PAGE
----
A prompt reply to the above will afford a fair opportunity and a natural occasion for the circumstances of all sides to be set out justly and publicly so that everyone may judge for themselves.

In replying, try to be as much of a good boy as you can and do not curse yourself out of breath as you have done previously; then I can assure you of every fair play, that your Matchlessness may not, as is usually the case, become confused in the effort.

As you are almost as familiar with swearing as breathing, set your twelve profane seals as confirmation of your answers, and put the name of your father as usual in devilish letters on the last great seal, and cast the whole thing after the Saints if you so wish; and everything will be right with them, for no one on earth can extinguish all the fiery spears of the devil, except the Latter-day Saints. For goodness’ sake, hurry to answer me.

“Do not hold back, and don’t be late,

Behold a battlefield, and I await.”

Aberamman.                                                        Dewi Elfed Jones 

TESTAMENTS OF THE TWELVE PATRIARCHS, NAMELY THE SONS OF JACOB. 

TESTAMENT  OF  JOSEPH,

[Continued from page 179.]

Therefore, my sons, if ye walk in the commandments of the Lord, the Lord shall exalt you, and bless you in riches perpetual. And if any man will do evil to you, with meekness look that ye pray for him, and God shall deliver you from all evil.

For behold, and see, that for my long sufferance, the daughter of my lord was given me to wife, and there was given to me with her an hundred talents of gold; for God made them to serve me, and gave me beauty, that I should be as a flower above them that were fair in Israel; and he kept me unto mine age both in strength and beauty, because I was like to Jacob in all things.

And what dreams I have seen, my children now hear; there were twelve harts feeding, and nine were divided abroad in the earth; also I saw how that of Judah was a virgin born, having a white silken robe, and of her came forth an immaculate Lamb: and on the left hand of the said Lamb, was as it were a lion, and all beasts made against him; and the Lamb overcame them, and trod them under his feet, and in him joyed the angels, the men, and all the earth.

These things shall come to pass in their time, that is to say, in the latter days. Therefore, my sons, keep the commandment of the Lord, and honor Judah and Levi: for of them to you shall spring the Lamb of God, which by his grace shall preserve all Gentiles and Israel; the kingdom of him is a kingdom eternal, which shall never pass, for my kingdom shall be ended in you, as the keeping of an orchard; for after the harvest, it shall appear no more.

I know right well, that after my death, the Egyptians, shall trouble you, but God shall revenge you, and bring you to the promised land, which he sware to Abraham, Isaac, and Jacob.

But carry my bones with you; for in so doing the Lord shall be in the light with you, against the Egyptians, and Belial shall be in darkness with the Egyptians.

Also carry with you your mother Zilpah, and nigh unto the valley, near unto Rachel, bury her.

When he had said these words, he stretched forth his feet, and slept the sleep of all the world. Then they embalmed him with spices, putting him in a chest in Egypt.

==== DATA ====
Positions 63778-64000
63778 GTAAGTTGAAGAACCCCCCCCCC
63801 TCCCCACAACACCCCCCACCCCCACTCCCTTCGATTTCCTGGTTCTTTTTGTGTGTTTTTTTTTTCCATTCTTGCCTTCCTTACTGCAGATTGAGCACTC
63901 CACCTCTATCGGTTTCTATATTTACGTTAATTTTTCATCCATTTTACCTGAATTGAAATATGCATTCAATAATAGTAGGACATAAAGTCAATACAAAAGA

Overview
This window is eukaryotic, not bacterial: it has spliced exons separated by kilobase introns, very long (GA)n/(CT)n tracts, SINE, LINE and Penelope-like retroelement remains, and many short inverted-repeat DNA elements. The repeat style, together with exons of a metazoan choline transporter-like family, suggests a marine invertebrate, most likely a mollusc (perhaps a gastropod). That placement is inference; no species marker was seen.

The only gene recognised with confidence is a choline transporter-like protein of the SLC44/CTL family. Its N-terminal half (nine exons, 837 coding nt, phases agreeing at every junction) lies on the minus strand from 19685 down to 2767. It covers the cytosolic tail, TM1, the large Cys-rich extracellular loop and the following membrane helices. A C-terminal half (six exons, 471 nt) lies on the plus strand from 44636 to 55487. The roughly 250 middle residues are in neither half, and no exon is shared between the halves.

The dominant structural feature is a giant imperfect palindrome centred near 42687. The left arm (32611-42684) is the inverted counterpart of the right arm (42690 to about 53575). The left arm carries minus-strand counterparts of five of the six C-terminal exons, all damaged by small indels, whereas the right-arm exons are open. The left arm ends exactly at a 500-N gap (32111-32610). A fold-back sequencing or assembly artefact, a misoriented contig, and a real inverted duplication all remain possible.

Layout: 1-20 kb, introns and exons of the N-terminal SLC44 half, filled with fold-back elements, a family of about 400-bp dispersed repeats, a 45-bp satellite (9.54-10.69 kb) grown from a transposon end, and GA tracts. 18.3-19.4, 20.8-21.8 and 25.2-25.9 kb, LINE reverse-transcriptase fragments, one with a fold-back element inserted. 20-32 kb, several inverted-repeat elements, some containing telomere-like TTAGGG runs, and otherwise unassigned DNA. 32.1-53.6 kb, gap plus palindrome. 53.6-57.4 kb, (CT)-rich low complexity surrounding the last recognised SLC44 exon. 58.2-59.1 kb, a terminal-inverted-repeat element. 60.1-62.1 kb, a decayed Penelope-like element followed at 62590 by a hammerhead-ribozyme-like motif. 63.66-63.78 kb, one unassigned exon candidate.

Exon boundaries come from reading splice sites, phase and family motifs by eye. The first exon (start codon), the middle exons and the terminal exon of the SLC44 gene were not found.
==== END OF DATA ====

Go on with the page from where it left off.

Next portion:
After he had lived a hundred and ten years, he saw Ephraim’s children unto the third generation. For unto Machir the son of Manasseh were children born on Joseph’s knees.

After this, all they of Israel bewailed him, and all the Egyptians with a great mourning; for he had compassion of Egypt, as of his own proper members; assisting them both with his labor and counsel, and did them good at all times and seasons.

 

TESTAMENT OF BENJAMIN ,

Made to his children at his death, concerning a clean mind.

Benjamin is a happy tune,

Imposing a fitting task to his sons

To maintain through a pure expression while they live, The beneficial good of  a righteous mind.

The copy of Benjamin’s words, which he uttered to his children, being of the age of one hundred and twenty years: he kissed them, and said,

As Isaac was born in the hundredth year of Abraham, so was I in the hundredth year of Jacob: and because Rachel died at my birth, I sucked her bond-woman Bilhahh. For after that Rachel had born Joseph, she was barren twelve years; and when she had prayed to the Lord in those twelve years, she conceived and bare me; for my father loved Rachel exceedingly, and wished to see two sons by her; and therefore I was called Benjamin, that is to say, the son of my days, or the son of my sorrow, because my mother died in the birth of me.

When I came first into Egypt, and that my brother Joseph knew me, he said to me, What said they to my father, when they had sold me?

I answered, They stained thy coat with blood, and bringing it to him said, See if this be thy son’s coat or no.

And my brother also said unto me; Truly when they sold me to the Ishmaelites, one of them stripping me out of my coat, gave me a thin shirt to put on, and lashing me with a whip, bade me run. And as he went aside to hide my garment, a lion met him, and slew him; and his partners being afraid, sold me to their fellows.

You therefore, my children, love the God of heaven, and obey his commandments, following that good and holy man Joseph; and let your mind be set upon goodness, as you know that mine hath been. He that hath a good mind looketh rightly.

Above all things fear God, and love your neighbors; and then, although the spirit of Belial tempt you to all naughtiness, to trouble you, yet shall it not get the uppermost hand of you, no more than it did of my brother Joseph; how many folk would have killed him, and yet still God defended him.